Smarter Beta? Part 1 of a Series on Multifactor Smart Beta ETFs
The questions fueling “smart beta” debates carry on, but that hasn’t stopped a number of providers from launching a “smarter” product – and from picking up assets as a result. In this first post of a series, MPI will begin to explore multi-factor smart beta, an up-and-coming take on the strategic beta concept.
Is it alpha or is it beta? Is it smart beta, or is it dumb? Can it be timed, or is that dumb? Is a crash looming? The questions fueling “smart beta” debates carry on, but that hasn’t stopped a number of providers from launching a “smarter” product – and from picking up assets as a result. In this first post of a series, MPI will begin to explore multi-factor smart beta, an up-and-coming take on the strategic beta concept.
In a rare case of general consensus, a major complaint about smart beta products is that while the factor(s) emphasized may exploit anomalies that will continue to be rewarded in the long run, it is by no means the case in the short to mid-term. Any given smart beta strategy will have different associated risks than a cap-weighted index, as well as potentially long periods of underperformance. Examples include periodic crashes in momentum strategies; value underperforming growth for most of the past decade; small cap stocks generally being more volatile than large cap and tending towards deeper drawdowns; rate sensitivity in low-volatility strategies; and so on.
Enter multi-factor smart beta. By combining several factors, all of which will (again, presumably) do well in the long term, the shorter-term underperformance of any one or two individual factors can be compensated for by the returns of their better-behaved companions. The usual pitch is that the funds maintain the goal of outperforming the market while offering diversification in terms of both factors and holdings concentration (reducing the dominance of a few mega-cap names).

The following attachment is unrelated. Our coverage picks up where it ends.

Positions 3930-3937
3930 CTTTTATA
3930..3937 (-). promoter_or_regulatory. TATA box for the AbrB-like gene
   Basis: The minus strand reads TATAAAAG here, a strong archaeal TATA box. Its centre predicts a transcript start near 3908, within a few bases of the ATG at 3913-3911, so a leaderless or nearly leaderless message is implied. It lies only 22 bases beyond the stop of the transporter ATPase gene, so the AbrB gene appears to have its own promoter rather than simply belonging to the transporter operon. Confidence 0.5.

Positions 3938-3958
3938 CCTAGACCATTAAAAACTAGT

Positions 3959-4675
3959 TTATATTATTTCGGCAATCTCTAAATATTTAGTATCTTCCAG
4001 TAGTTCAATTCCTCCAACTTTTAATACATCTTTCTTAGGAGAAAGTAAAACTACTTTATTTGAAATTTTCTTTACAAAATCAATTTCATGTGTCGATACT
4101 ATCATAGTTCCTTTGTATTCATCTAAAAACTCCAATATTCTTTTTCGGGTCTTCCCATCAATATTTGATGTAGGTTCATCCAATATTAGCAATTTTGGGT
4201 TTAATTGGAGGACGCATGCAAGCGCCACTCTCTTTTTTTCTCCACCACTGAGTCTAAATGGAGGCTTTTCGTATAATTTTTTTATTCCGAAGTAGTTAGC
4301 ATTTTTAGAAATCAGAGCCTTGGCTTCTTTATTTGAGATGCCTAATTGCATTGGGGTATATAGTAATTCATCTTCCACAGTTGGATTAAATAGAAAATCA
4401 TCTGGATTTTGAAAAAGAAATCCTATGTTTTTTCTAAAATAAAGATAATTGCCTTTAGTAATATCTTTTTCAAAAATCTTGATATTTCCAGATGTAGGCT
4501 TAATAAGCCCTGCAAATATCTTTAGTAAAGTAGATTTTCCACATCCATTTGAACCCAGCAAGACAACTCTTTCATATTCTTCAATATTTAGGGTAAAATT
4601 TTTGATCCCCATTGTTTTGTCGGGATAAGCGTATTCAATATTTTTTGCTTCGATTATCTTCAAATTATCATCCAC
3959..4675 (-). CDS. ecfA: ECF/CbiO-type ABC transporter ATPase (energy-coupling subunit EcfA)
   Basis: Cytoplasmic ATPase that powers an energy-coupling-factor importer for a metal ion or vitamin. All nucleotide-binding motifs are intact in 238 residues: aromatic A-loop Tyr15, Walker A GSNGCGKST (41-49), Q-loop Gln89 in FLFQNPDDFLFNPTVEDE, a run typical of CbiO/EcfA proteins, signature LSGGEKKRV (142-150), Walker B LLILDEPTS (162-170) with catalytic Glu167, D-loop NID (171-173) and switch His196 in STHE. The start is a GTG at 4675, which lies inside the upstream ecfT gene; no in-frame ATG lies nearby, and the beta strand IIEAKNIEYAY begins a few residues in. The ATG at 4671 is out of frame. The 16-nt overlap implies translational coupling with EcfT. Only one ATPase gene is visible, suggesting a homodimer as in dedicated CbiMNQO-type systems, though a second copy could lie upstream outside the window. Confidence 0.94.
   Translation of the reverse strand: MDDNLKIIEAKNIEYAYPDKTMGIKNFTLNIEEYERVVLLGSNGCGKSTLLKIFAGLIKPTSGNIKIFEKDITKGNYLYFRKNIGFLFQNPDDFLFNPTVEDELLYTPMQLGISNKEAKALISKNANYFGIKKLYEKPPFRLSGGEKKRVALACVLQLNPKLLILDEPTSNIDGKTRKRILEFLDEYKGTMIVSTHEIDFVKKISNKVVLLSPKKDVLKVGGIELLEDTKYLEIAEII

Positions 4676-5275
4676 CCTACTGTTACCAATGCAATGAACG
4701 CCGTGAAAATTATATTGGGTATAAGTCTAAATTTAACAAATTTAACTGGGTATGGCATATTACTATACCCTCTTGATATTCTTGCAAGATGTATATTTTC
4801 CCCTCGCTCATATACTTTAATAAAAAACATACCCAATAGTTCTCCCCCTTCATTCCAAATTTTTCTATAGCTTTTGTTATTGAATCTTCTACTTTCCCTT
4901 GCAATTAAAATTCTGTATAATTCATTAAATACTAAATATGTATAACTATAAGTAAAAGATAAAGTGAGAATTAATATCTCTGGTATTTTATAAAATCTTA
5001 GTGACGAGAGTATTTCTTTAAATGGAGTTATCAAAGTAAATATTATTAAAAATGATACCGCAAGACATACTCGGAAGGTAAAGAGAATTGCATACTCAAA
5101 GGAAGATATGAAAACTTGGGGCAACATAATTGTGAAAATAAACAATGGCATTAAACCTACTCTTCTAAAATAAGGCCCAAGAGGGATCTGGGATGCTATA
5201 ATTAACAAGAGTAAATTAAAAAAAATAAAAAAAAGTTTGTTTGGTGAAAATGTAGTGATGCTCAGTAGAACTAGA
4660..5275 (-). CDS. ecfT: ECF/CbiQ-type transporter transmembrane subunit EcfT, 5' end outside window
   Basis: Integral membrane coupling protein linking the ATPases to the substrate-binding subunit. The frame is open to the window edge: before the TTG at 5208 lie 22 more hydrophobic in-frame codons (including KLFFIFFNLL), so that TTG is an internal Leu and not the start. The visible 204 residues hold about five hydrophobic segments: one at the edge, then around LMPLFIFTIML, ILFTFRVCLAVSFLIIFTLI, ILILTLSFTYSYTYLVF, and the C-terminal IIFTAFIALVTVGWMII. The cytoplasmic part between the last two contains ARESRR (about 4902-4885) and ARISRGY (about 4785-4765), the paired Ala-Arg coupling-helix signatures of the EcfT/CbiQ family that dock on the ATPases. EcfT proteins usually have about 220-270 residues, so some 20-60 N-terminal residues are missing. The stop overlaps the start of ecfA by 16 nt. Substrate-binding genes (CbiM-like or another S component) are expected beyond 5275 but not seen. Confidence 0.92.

A number of multi-factor smart beta ETFs are celebrating their one-year anniversaries. Multi-factor smart beta products already span a number of segments, including global stocks, small, mid and large cap stocks, as well as specific sectors and other asset classes. A comparison encompassing all of these wouldn’t provide a lot of insight, so we created a narrower, more similar group, setting the following criteria1:
- The ETF possesses intentional exposure to a minimum of three of the five most common targeted factors: Value, Quality, Momentum, Size2 and Low Volatility
- The ETF is managed to a rules-based index
- The parent universe is US large or total market cap (ie S&P 500, Russell 1000 or Russell 3000)
- The ETF is categorized as Large-cap in the Morningstar US database
The 12 funds produced are shown in the table below along with fundamental data provided in Morningstar US databases.
Although it is by necessity a very, very short period of time – the common period for all funds only dates back to December 3rd, 2015 – the group of funds show a surprising range of results. The performance figures are shown with return performance for the 6 month period ending June 2nd, 2016 against a backdrop of large cap core actively managed mutual funds3.